Only some will see some relief this week from this past sweltering, stormy weekend. For much of the nation, record heat, flooding, and severe weather will remain in the forecast, at least until mid-week. Here’s this week’s 5 Things to Watch:

Drier Weather on its Way for the Northeast:

Since the beginning of last week, most of the Northeast has been dealing with sweltering temperatures near, or above, 90 and drenching storms. After similar weather for the 4th and this past weekend, we should be seeing some drier weather over the next few days. Some showers may creep up from the Mid-Atlantic this afternoon, but after that, the region will be mostly clear until Wednesday. Clearer skies are definitely something to look forward to, but temperatures will likely remain in the mid-to-high 80s. Luckily, drier air will mean less humidity and make the beginning of this week slightly more bearable than the past few days.

Tropical Disturbance to Drench Mid-Atlantic:

The National Hurricane Center has been watching a low pressure tropical disturbance over the Southeast for a few days now. Although it’s not expected to develop into a depression or storm over land, it has the potential to drench the Mid-Atlantic and Southeast over the next few days. Parts of the coast have been placed under a marginal risk for excessive rainfall today and tomorrow as this system slowly begins to organize and move towards the Gulf. Some localized flooding is likely, especially for areas that have received rain over the weekend.

Record Heat in Alaska Continues:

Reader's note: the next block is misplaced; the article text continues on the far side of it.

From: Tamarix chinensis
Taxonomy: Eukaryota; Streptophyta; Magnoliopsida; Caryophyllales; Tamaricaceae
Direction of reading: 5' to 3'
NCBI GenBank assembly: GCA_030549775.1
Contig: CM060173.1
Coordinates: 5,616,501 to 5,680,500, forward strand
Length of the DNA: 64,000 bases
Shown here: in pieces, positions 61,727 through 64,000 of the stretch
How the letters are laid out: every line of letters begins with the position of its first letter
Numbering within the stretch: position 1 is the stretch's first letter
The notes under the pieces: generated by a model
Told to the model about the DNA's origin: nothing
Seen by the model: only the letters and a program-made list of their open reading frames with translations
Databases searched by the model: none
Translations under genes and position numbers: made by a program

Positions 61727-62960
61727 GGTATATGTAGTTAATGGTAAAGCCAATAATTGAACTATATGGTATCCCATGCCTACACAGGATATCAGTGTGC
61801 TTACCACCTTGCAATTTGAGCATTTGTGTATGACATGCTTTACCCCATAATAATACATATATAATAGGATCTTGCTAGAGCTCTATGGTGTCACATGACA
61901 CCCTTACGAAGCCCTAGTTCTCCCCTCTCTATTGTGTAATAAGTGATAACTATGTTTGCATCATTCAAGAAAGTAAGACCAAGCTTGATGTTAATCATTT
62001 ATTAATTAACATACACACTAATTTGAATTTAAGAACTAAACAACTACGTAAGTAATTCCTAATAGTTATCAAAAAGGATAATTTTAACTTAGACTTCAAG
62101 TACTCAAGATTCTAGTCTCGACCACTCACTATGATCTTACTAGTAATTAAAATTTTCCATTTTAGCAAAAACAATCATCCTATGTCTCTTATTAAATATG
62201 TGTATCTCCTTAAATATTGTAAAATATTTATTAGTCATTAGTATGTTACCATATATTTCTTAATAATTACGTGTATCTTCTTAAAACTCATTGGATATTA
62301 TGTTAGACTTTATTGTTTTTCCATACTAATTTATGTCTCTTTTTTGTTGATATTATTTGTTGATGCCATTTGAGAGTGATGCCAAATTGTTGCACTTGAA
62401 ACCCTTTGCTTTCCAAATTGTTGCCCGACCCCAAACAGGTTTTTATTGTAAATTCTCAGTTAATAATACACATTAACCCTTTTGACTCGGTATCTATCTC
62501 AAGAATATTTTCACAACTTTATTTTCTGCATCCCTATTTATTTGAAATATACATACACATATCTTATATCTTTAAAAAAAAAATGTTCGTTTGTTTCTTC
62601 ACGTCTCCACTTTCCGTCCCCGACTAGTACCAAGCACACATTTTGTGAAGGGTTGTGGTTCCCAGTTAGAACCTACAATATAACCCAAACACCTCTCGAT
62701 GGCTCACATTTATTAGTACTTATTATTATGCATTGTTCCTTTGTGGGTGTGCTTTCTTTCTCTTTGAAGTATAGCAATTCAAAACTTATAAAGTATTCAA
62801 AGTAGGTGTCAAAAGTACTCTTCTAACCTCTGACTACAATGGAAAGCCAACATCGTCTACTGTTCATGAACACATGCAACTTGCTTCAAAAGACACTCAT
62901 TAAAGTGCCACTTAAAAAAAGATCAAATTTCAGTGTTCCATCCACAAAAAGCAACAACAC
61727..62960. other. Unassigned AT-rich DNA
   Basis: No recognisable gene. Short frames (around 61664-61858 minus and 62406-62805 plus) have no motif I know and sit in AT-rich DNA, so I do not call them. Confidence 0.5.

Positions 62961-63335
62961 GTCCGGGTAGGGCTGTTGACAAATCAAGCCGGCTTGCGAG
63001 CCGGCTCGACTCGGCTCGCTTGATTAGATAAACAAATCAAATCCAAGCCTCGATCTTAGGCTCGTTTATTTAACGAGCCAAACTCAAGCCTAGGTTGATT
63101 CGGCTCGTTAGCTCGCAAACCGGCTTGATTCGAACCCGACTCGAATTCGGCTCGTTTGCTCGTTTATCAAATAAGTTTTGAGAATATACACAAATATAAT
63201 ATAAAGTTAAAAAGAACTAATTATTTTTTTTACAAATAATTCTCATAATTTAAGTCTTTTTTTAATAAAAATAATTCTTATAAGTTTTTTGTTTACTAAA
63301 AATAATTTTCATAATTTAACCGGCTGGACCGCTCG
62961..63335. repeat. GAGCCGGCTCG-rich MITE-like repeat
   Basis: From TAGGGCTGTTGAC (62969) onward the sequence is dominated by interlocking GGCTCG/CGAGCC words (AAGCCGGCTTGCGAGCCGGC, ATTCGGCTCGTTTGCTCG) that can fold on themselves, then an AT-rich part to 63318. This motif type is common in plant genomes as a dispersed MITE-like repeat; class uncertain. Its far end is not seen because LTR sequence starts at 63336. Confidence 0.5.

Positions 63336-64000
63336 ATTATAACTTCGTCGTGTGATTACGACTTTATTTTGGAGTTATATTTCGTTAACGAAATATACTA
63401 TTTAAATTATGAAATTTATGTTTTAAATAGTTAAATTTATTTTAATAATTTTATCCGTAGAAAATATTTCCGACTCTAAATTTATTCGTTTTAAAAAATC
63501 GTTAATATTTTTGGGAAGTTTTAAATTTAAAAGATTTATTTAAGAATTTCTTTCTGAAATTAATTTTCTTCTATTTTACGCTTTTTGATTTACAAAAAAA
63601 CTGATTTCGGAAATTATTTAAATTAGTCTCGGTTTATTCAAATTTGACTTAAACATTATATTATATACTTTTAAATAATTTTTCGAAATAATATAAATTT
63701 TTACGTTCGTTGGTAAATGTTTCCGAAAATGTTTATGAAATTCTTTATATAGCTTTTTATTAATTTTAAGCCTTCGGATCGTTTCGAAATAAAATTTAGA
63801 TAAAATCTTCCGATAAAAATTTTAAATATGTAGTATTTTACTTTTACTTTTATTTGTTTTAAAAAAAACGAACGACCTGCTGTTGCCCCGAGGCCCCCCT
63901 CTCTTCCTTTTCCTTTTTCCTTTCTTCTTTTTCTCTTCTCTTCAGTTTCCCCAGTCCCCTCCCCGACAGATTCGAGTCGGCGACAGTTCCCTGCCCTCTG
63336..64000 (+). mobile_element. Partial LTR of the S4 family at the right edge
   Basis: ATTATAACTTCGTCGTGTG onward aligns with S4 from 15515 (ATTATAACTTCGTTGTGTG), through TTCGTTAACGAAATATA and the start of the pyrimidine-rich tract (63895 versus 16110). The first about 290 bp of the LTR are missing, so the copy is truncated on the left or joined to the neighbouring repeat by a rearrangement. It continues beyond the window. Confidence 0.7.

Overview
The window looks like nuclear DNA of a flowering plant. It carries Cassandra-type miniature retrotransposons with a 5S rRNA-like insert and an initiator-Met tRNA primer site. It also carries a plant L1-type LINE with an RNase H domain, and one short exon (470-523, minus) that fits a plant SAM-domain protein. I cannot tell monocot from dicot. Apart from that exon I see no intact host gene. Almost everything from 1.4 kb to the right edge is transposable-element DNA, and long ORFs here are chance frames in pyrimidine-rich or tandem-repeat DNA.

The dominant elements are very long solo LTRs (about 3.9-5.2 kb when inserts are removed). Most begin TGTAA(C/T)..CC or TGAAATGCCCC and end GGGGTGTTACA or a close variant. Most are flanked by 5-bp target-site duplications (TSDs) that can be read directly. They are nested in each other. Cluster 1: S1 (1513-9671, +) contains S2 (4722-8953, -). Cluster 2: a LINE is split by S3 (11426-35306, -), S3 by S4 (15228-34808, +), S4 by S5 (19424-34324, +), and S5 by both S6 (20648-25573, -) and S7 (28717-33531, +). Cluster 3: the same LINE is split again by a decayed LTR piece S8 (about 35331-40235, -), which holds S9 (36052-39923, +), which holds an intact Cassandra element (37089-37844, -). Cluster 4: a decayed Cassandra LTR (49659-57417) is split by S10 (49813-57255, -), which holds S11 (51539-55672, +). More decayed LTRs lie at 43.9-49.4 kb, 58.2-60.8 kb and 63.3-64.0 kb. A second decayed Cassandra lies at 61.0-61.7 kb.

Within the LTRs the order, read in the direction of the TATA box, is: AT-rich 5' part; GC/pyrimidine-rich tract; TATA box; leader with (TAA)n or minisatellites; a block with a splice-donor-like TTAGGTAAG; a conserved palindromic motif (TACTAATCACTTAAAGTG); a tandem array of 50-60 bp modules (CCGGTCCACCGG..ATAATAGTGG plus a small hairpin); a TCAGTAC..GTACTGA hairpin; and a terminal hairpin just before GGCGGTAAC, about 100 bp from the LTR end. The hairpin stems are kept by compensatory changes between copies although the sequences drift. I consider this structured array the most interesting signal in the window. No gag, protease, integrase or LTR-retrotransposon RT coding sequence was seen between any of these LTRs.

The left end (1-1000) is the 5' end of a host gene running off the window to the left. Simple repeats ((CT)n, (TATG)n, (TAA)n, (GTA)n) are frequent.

While wildfires during the summer are not all too uncommon for Alaska, 90 degree weather certainly is. Record high temps have been set in the last few days over Anchorage, Bethel, and King Salmon as temperatures soared near and above 90. Due to high temperatures and very dry air, multiple wildfires broke out over the state, introducing widespread air quality and visibility issues due to smoke. Unfortunately, the high pressure in place over Alaska right now isn’t expected to move until later this week, closer to Wednesday. Until then, scorching temperatures and fire weather conditions will continue.

High Plains Severe Threat:

As heat and moisture clash with lift from incoming low pressure systems and frontal boundaries, the High Plains are in for at least 2 more days of severe weather. This afternoon, as a cold front continues to make its way down from Manitoba, our severe weather threat will center around the Dakotas and Central Nebraska. Damaging straight line winds and hail will be the biggest threats in developing storms, but a strengthening low-level jet later in the afternoon could mean an increased risk of tornado development over parts of NE and KS. Tomorrow, severe risk will be slightly lessened, but still present as our low pressure system moves to the east. The threat will be contained to eastern ND and SD, as well as western MN. Again, the biggest threats will remain strong winds and hail, but one or two tornadoes cannot be ruled out.

Rainy Outlook Later this Week for Eastern US:

Slightly cooler temperatures towards the end of the week will also be paired with a good chance for one or two days of rain for the Eastern Third of the US. As our pattern changes mid-week from high to low pressure aloft, our sensible weather will change as well. Our new upper level trough will bring a wave of rain and storms across the East, which will be welcomed by some who have had only oppressive heat. To the south, our tropical development currently over the Southeast will have made its way to the Gulf, where it will begin to cause problems in the form of heavy rain and flooding along the Gulf Coast well into the weekend.


Kathleen is a Meteorologist at WeatherOptics, where she works writing content for the website, providing accurate and detailed forecasts to clients, and consulting on various meteorological projects. Kathleen earned her B.S. in Atmospheric and Oceanic Sciences in 2018 from Stony Brook University. Kathleen has also done research into our changing climate by investigating theRole of Atmospheric Rivers on Arctic Amplification in 2017.

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